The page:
President Joe Biden is deploying one of his closest allies on Capitol Hill to East Africa to urge an end to the growing conflict in Ethiopia that has already killed thousands and forced hundreds of thousands to flee their homes.
Delaware Sen. Chris Coons, once a top contender to be Biden’s secretary of state, is departing on a temporary diplomatic mission to meet with Ethiopian Prime Minister Abiy Ahmed to address the crisis in Ethiopia’s northern region of Tigray.
Coons is expected to depart on Thursday for Ethiopia, where he will meet with Abiy and officials from the African Union over several days to discuss the situation in Tigray, according to a senior White House official who spoke on condition of anonymity.
His trip comes after months of fighting in Tigray following Ethiopia’s military campaign to oust the former regional ruling party, the Tigrayan People’s Liberation Front, in a conflict marked by widespread allegations of ethnic cleansing, sexual violence, and massacres of civilians.
Coons told Foreign Policy in a statement that he shares the administration’s concerns with the “deteriorating situation in the Tigray, which threatens the peace and stability of the Horn of Africa region.”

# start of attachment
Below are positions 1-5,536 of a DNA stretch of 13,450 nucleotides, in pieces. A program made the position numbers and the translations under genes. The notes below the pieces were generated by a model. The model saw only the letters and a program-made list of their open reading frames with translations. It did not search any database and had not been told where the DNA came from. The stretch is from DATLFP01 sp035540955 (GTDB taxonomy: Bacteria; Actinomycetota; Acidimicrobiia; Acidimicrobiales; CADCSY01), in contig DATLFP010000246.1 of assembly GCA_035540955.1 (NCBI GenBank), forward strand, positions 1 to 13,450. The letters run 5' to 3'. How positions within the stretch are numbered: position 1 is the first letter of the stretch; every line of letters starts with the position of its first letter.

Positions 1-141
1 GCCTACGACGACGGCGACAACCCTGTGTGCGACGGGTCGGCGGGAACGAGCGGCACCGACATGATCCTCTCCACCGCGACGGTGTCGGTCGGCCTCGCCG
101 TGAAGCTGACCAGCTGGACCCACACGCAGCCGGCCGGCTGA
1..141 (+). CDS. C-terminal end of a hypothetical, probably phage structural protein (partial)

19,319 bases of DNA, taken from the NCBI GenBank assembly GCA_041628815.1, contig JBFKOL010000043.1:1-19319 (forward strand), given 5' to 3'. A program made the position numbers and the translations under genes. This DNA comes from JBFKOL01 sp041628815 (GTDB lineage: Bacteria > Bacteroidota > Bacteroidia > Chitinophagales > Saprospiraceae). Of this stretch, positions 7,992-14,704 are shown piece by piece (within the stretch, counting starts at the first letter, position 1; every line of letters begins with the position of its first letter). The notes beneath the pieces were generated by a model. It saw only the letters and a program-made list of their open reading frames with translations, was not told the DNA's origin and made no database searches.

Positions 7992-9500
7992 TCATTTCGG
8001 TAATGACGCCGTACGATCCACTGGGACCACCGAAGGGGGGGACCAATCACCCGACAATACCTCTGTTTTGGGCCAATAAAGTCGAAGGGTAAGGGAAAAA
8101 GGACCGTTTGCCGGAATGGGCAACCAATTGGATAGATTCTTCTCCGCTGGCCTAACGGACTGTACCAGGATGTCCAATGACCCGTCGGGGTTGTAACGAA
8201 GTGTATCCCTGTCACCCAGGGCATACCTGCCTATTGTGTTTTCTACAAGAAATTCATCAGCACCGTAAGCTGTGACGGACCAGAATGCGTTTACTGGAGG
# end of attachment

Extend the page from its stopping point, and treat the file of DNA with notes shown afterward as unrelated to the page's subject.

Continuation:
“I look forward to engaging with Prime Minister Abiy Ahmed Ali and conveying the President’s concern,” he said.
U.S. officials and regional experts warn that if left unchecked, the conflict could spiral into a full-blown regional crisis and cause knock-on destabilizing effects in Ethiopia’s neighboring countries. Human-rights groups accused forces from neighboring Eritrea of systematically massacring hundreds of unarmed civilians in Tigray in November, shortly after the outbreak of the conflict.
Coons, a member of the Senate Foreign Relations Committee and chairman of the powerful Senate appropriations subcommittee that oversees funding for diplomacy and foreign-aid programs, has joined a growing chorus of voices in Washington condemning the wave of violence in northern Ethiopia.
Secretary of State Antony Blinken, testifying before Congress on March 10, condemned what he called “acts of ethnic cleansing” in Tigray and called for an independent investigation into the violence and “full accountability.” The U.S. government has thus far stopped short of declaring the full conflict as “ethnic cleansing”—a legal determination that requires an interagency review process.
“What’s happening in Ethiopia has had, and will continue to have, devastating consequences for thousands of innocent people, and it poses a direct threat to regional peace and security,” Linda Thomas-Greenfield, Biden’s ambassador to the United Nations, told the U.N. Security Council on March 4. “The onus to prevent further atrocities and human suffering falls squarely on the Ethiopian government’s shoulders.”